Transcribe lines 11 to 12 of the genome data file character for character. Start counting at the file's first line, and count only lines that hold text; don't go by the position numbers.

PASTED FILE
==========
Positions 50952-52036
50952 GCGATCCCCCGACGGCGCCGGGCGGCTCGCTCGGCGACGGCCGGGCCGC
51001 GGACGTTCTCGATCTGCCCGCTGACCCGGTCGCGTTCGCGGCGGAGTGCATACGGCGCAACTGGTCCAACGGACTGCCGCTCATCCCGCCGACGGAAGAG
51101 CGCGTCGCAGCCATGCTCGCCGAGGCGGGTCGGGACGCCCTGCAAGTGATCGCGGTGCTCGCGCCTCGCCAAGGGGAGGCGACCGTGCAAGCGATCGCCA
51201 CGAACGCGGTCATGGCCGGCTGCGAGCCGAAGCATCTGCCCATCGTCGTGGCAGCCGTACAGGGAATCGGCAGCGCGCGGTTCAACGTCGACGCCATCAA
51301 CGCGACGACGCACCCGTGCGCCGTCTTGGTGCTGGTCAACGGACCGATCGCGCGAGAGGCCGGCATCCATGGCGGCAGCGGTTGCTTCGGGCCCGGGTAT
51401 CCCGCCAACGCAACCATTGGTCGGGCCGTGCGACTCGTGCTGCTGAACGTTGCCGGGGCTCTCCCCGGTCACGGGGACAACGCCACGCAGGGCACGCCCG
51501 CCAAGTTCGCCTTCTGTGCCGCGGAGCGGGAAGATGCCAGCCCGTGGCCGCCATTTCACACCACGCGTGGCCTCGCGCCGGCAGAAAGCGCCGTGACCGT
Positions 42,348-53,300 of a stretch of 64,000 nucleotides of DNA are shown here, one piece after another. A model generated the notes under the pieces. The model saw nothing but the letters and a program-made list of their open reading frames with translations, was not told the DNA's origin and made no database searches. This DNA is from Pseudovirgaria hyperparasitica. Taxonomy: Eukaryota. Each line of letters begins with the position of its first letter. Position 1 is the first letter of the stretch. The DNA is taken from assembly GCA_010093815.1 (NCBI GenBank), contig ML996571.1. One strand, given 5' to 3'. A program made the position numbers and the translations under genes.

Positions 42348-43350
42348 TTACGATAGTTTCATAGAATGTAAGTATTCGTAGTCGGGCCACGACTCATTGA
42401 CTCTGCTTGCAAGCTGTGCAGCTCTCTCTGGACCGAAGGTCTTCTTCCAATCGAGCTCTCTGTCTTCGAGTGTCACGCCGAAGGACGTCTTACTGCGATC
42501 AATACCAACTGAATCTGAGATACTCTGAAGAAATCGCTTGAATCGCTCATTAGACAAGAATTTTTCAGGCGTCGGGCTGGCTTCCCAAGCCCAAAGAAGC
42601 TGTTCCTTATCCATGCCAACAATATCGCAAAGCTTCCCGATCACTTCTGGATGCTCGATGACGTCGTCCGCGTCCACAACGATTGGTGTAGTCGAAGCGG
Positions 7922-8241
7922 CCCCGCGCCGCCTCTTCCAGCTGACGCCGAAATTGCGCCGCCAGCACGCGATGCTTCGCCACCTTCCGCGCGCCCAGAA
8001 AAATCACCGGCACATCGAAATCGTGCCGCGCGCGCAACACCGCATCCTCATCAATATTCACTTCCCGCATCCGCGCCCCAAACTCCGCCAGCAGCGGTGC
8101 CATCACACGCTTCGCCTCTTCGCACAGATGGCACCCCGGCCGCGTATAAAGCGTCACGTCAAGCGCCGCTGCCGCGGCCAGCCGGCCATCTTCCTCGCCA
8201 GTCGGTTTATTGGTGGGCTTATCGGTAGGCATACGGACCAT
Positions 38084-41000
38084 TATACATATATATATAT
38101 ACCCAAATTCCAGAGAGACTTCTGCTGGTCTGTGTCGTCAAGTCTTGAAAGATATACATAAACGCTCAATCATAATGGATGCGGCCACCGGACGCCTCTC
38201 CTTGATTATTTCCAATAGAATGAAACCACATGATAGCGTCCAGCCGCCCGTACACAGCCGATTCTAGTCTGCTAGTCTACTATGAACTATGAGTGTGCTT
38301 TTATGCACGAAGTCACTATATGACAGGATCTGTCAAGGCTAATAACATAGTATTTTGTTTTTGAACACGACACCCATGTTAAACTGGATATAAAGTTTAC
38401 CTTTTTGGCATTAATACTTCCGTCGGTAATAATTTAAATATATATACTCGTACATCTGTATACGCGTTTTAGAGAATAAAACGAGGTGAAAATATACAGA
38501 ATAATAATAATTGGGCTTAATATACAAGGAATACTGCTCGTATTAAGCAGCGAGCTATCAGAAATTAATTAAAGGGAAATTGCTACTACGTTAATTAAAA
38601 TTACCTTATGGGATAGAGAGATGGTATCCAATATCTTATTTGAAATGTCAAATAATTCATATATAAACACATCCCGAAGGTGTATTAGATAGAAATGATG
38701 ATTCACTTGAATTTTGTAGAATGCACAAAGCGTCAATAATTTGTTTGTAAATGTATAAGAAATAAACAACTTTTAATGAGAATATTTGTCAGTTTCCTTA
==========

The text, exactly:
42348 TTACGATAGTTTCATAGAATGTAAGTATTCGTAGTCGGGCCACGACTCATTGA
42401 CTCTGCTTGCAAGCTGTGCAGCTCTCTCTGGACCGAAGGTCTTCTTCCAATCGAGCTCTCTGTCTTCGAGTGTCACGCCGAAGGACGTCTTACTGCGATC